From Dorothy in Calgary:
“I appreciated your comments on the tar sands of this province. I understand that you were putting Canadian tar sand development into context with other world oil production, but I have to make an important point. Tar sands development is utterly devastating the once pristine environment of this region. There are strip mines covering literally hundreds of square miles and lakes of toxic ooze that just litter the landscape. Air pollution is significant, along with occupational diseases related to the industrial effort. Yes, I know that a lot of people are making a lot of money out of all of this, including many members of my own family. And yes, Alberta has become a ‘prize’ in a new global tug of war over energy resources, what with the Chinese pipeline to the coast of the Pacific Ocean. But whether the final refined product is burned up in an automobile in Beijing or Chicago, we who live here will be stuck with the environmental cost. But I don’t suppose you can really price that into the cost at the gas pump, can you?”
No, Dorothy, we are not in Kansas anymore, are we? You make a lot of very valid points. From an investment standpoint, the tar sands are just another “play.” Up in Alberta, you and your neighbors have to live every day with the results. The good news in all of this is that increasing wealth permits a society to “afford” the luxury of remediating the environment, although we will never again see the “pristine” days of yore. I have written about the history of such rip-roaring development in the days of Titusville, Pa., during the 1860s. See, for example, “Barrels of Oil, Miles of Mud.” Today, 140 years later, Titusville is a nice place to visit and not a bad place to live. But I do not suppose that any of us will be around in another 140 years to see what Alberta looks like.
From Roland, Location Unknown:
“There is a natural law — the law of supply and demand. When demand is greater than supply, prices go up. When supply is greater than demand, prices go down. When a country is unable to control the supply, as is the case with the United States and oil, it must try to control the demand. In the case of gasoline and other related petroleum products right now, demand is outstripping supply and prices are going up, up, up. Other countries, as you pointed out, have tried successfully to control demand by increasing taxes on gasoline. A substantial increase in the gasoline tax by the federal government might just help get people out of their big pickup trucks, SUVs, and Hummers and into public transportation and car pools, and it might also help to get big trucks off the roads by putting the trailers on trains. We are going to have to do that eventually anyway, as supplies of petroleum are depleting. Even suggesting raising taxes makes me feel sick, but it is the only way that I can see to control demand. We have met the enemy and he is us. We waste precious natural resources foolishly.”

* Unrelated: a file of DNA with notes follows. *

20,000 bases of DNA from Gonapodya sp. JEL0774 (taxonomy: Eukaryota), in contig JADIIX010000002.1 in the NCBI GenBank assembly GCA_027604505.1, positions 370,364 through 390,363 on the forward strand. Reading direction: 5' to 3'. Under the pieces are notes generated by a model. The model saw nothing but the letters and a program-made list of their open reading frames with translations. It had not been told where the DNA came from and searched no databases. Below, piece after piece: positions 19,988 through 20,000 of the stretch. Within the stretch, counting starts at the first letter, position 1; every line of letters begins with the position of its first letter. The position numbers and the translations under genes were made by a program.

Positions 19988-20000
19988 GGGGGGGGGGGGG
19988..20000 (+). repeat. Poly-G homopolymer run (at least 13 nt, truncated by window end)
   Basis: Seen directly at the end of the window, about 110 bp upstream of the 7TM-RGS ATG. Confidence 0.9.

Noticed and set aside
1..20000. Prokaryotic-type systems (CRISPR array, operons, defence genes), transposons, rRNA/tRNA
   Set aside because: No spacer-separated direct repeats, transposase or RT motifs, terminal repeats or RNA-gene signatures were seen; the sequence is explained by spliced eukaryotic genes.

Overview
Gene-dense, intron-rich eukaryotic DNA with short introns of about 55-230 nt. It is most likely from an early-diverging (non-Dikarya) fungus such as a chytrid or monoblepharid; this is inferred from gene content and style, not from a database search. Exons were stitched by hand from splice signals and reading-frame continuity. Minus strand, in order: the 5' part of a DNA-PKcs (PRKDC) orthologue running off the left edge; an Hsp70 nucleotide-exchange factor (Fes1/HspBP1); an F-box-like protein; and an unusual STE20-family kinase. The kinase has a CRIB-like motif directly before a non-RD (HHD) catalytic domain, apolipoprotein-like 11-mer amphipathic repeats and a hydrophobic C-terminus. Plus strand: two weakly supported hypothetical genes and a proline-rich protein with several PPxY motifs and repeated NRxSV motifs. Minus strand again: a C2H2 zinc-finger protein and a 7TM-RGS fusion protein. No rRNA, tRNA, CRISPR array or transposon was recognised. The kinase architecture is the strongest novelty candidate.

I agree, Roland, that raising taxes on fuel is a sickening thought. More money is not exactly what Leviathan requires. But prices for fuel are going to increase in any event, due to global demand and depleting supplies of oil. If raising the price of fuel via a consumption tax will curtail demand, I would just as soon keep the funds in the United States as see the funds shipped overseas to people who do not like us very much. If the U.S. government does raise taxes on fuel, it should cut taxes on other things, such as the payroll tax, which is a regressive tax on incomes and on families on the lower end of the economic ladder. There is a lot more I would like to say, but this is the readers’ forum.
“I’ve read your articles on Peak Oil in Whiskey & Gunpowder with great interest. I believe your statements are correct regarding the future of oil production and consumption worldwide, except for one variable, which unfortunately is largely undetermined and/or unpredictable, but certainly has tremendous potential impact on all outcomes to the looming energy crisis. This variable is world population. Oil and other energy consumption estimates have to be based on certain estimates of population. I’m sure your estimates are at least based on consumption by a stable world population base, more likely one that continues to grow.
“Now, I’m not a crazy, ‘end of the world is near’ kind of person, but I suspect that the next 20-30 years will likely see some event that dramatically reduces the population of the world, perhaps as much as 90%. Ignoring the possible but less probable event of an all-out nuclear war to do the job, I think a plague of ‘biblical’ proportions is all but certain at some point.